Dancing to musical rhythms is a universal human activity. But now, researchers from Japan have found that dancing doesn’t just feel good, it also enhances brain function.
In a study recently published in Scientific Reports, researchers from the University of Tsukuba have revealed that music with a groove, known as groove music, can significantly increase measures of executive function and associated brain activity in participants who are familiar with the music.
Music that elicits the sensation of groove can elicit feelings of pleasure and enhance behavioral arousal levels. Exercise, which has similar positive effects, is known to enhance executive function. Accordingly, this may also be an effect of listening to groove music. »
Dr. Uma Naidoo, a Harvard Nutritional Psychiatrist and best selling author, avoids these five types of food as they contribute to feeling stressed and being tired.
1. Processed food
Baked goods and soda are high in sugar which “can lead to inflammation in the brain and may ultimately result in depression and fatigue.”
2. Industrial seed oils
Highly processed corn, grape seed, soybean, sunflower, and palm oils. “Studies have shown that people who consume foods high in omega-6 fatty acids are at higher risk of depression compared to those who consume foods high in omega-3s.” Dr. Naidoo suggests we” opt for anti-inflammatory alternatives like extra virgin olive oil or avocado oil when cooking. “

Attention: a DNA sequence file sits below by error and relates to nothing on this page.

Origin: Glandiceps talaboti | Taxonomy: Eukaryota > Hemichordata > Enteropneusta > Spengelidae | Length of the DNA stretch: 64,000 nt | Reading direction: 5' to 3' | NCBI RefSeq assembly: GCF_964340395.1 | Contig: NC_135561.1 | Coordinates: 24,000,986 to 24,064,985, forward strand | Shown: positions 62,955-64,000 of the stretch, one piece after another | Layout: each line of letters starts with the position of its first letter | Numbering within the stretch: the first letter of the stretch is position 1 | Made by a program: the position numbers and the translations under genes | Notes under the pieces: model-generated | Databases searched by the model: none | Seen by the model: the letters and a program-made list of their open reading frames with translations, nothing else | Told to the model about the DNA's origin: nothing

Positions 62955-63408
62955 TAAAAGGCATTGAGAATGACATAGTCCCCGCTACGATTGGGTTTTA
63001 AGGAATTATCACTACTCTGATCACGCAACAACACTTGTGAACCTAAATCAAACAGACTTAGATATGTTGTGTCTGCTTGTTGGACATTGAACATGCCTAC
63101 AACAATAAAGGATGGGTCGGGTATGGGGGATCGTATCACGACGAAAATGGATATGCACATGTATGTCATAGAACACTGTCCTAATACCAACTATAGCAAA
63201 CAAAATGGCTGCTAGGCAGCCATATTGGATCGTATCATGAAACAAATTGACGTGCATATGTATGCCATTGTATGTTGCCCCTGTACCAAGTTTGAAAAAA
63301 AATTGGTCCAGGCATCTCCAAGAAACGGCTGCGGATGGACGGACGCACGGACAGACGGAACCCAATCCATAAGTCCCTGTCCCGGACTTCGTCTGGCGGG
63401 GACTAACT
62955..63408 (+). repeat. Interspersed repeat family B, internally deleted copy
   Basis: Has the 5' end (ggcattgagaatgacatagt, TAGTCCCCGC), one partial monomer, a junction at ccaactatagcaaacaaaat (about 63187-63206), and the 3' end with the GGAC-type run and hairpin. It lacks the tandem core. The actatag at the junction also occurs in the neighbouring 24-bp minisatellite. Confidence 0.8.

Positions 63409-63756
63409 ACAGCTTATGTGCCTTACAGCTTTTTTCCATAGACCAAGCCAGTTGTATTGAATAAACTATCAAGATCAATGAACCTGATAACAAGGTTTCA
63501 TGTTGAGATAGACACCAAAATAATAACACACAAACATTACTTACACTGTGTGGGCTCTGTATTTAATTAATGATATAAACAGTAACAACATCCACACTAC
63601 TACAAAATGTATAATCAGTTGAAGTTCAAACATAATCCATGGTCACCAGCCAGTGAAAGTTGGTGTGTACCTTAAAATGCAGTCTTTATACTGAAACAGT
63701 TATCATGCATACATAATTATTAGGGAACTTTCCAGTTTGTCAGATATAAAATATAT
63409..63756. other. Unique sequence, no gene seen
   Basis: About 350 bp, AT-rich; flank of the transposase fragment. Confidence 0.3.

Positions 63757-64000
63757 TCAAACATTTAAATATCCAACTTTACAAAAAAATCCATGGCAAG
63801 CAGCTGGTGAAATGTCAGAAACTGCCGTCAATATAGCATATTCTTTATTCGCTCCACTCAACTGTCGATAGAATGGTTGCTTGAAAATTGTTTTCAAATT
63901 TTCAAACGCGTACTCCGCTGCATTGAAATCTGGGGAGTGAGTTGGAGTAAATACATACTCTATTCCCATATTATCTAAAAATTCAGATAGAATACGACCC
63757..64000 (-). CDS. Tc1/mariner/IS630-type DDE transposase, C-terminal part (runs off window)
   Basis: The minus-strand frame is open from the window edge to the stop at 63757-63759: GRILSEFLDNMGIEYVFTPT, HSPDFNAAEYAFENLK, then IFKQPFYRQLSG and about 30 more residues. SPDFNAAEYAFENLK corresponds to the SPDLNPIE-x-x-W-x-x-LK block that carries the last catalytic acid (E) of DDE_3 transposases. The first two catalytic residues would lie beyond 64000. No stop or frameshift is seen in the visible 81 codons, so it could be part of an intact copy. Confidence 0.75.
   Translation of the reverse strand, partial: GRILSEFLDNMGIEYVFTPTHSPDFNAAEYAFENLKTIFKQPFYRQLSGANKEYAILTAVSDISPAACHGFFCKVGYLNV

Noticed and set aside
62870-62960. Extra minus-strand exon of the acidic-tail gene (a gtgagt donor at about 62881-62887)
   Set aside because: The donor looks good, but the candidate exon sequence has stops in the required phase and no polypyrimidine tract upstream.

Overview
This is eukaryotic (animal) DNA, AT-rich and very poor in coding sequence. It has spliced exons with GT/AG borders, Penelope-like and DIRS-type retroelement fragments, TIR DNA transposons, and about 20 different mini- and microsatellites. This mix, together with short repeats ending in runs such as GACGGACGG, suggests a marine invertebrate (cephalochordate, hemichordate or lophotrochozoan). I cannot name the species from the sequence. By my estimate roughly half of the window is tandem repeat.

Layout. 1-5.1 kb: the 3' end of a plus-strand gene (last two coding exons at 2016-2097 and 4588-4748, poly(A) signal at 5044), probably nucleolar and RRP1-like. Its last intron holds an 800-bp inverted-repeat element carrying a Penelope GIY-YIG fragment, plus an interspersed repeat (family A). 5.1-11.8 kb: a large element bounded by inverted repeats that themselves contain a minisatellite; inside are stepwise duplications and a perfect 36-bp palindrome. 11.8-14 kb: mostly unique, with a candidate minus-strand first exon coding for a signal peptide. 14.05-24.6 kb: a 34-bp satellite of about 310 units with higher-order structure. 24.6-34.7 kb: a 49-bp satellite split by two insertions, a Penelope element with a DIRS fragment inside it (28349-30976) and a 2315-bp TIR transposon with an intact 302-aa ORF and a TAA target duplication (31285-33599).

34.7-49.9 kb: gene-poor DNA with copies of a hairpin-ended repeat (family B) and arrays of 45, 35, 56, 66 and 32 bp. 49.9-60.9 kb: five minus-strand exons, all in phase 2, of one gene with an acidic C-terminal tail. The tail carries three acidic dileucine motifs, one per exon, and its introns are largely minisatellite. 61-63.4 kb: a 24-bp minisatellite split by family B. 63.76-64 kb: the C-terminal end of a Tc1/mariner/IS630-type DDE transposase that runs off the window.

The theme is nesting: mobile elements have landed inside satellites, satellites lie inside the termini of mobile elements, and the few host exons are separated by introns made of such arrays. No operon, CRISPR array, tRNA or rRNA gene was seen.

3. Added and refined sugars “Refined sugars exacerbate inflammation and overwhelm the body with more sugar than it needs, which can create increased anxiety and unstable mood levels.” Instead, Dr. Naidoo suggests a handful of blueberries or a bit of extra dark chocolate when craving something sweet.
4. Fried Food
“Researchers found that people who consumed more fried foods were more likely to develop depression in their lifetime.”
5. Artificial sweeteners
“Several studies have demonstrated that artificial sweeteners can be toxic to the brain, altering concentrations of mood-regulating neurotransmitters.” Instead, consider using natural sweeteners such as honey or agave nectar.
More details and alternatives are available at CNBC »
This site contains no medical advice. These articles are presented as general guidelines, meant to help you live better. They may or may not apply to you or your unique situation. Each person’s needs vary so much with their family history, personal history, their local environment, seasons, latitude, community, income level, personal philosophy, and so many other factors, that it’s impossible to provide a one-size-fits-all recommendation. It is best to seek medical advice from professionally-trained medical doctors who know you. I’m not a doctor. I am not a lawyer. I’m Joe Public.